Share Email Print

Proceedings Paper

Random rough surface photofabrication
Author(s): Vincent Brissonneau; Ludovic Escoubas; François Flory; Gérard Berginc
Format Member Price Non-Member Price
PDF $17.00 $21.00

Paper Abstract

Random rough surfaces are of primary interest for their optical properties: reducing reflection at the interface or obtaining specific scattering diagram for example. Thus controlling surface statistics during the fabrication process paves the way to original and specific behaviors of reflected optical waves. We detail an experimental method allowing the fabrication of random rough surfaces showing tuned statistical properties. A two-step photoresist exposure process was developed. In order to initiate photoresist polymerization, an energy threshold needs to be reached by light exposure. This energy is brought by a uniform exposure equipment comprising UV-LEDs. This pre-exposure is studied by varying parameters such as optical power and exposure time. The second step consists in an exposure based on the Gray method.1 The speckle pattern of an enlarged scattered laser beam is used to insolate the photoresist. A specific photofabrication bench using an argon ion laser was implemented. Parameters such as exposure time and distances between optical components are discussed. Then, we describe how we modify the speckle-based exposure bench to include a spatial light modulator (SLM). The SLM used is a micromirror matrix known as Digital Micromirror Device (DMD) which allows spatial modulation by displaying binary images. Thus, the spatial beam shape can be tuned and so the speckle pattern on the photoresist is modified. As the photoresist photofabricated surface is correlated to the speckle pattern used to insolate, the roughness parameters can be adjusted.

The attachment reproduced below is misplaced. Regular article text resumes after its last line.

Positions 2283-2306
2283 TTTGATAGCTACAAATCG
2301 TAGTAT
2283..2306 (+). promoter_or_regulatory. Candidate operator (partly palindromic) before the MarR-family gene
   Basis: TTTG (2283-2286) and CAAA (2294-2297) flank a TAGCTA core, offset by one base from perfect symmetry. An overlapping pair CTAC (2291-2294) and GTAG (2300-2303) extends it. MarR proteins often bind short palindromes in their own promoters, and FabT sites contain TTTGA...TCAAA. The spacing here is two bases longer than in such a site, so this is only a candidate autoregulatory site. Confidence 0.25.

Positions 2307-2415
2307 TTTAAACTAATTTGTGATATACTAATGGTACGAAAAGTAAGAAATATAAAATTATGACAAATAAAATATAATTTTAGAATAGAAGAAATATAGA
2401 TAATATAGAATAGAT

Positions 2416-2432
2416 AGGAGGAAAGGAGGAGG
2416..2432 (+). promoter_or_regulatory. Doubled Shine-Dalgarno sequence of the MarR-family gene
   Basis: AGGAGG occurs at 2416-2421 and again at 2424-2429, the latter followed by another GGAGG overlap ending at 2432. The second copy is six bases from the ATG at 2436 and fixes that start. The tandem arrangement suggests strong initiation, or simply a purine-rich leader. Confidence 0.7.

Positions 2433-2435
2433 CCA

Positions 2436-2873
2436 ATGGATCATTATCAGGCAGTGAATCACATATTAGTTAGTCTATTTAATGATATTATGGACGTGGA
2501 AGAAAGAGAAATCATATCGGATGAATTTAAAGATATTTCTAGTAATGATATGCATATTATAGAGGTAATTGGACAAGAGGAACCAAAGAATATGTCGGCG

Paper Details

Date Published: 30 September 2011
PDF: 9 pages
Proc. SPIE 8172, Optical Complex Systems: OCS11, 81720H (30 September 2011); doi: 10.1117/12.896217
Show Author Affiliations
Vincent Brissonneau, Thales Optronique S.A. (France)
Institut Matériaux Microélectronique Nanosciences de Provence, CNRS, Aix Marseille Univ. (France)
Ludovic Escoubas, Institut Matériaux Microélectronique Nanosciences de Provence, CNRS, Aix Marseille Univ. (France)
François Flory, Institut Matériaux Microélectronique Nanosciences de Provence, CNRS, Ecole Centrale Marseille (France)
Gérard Berginc, Thales Optronique S.A. (France)

Published in SPIE Proceedings Vol. 8172:
Optical Complex Systems: OCS11
Gérard Berginc, Editor(s)

© SPIE. Terms of Use
Back to Top
Sign in to read the full article
Create a free SPIE account to get access to
premium articles and original research
Forgot your username?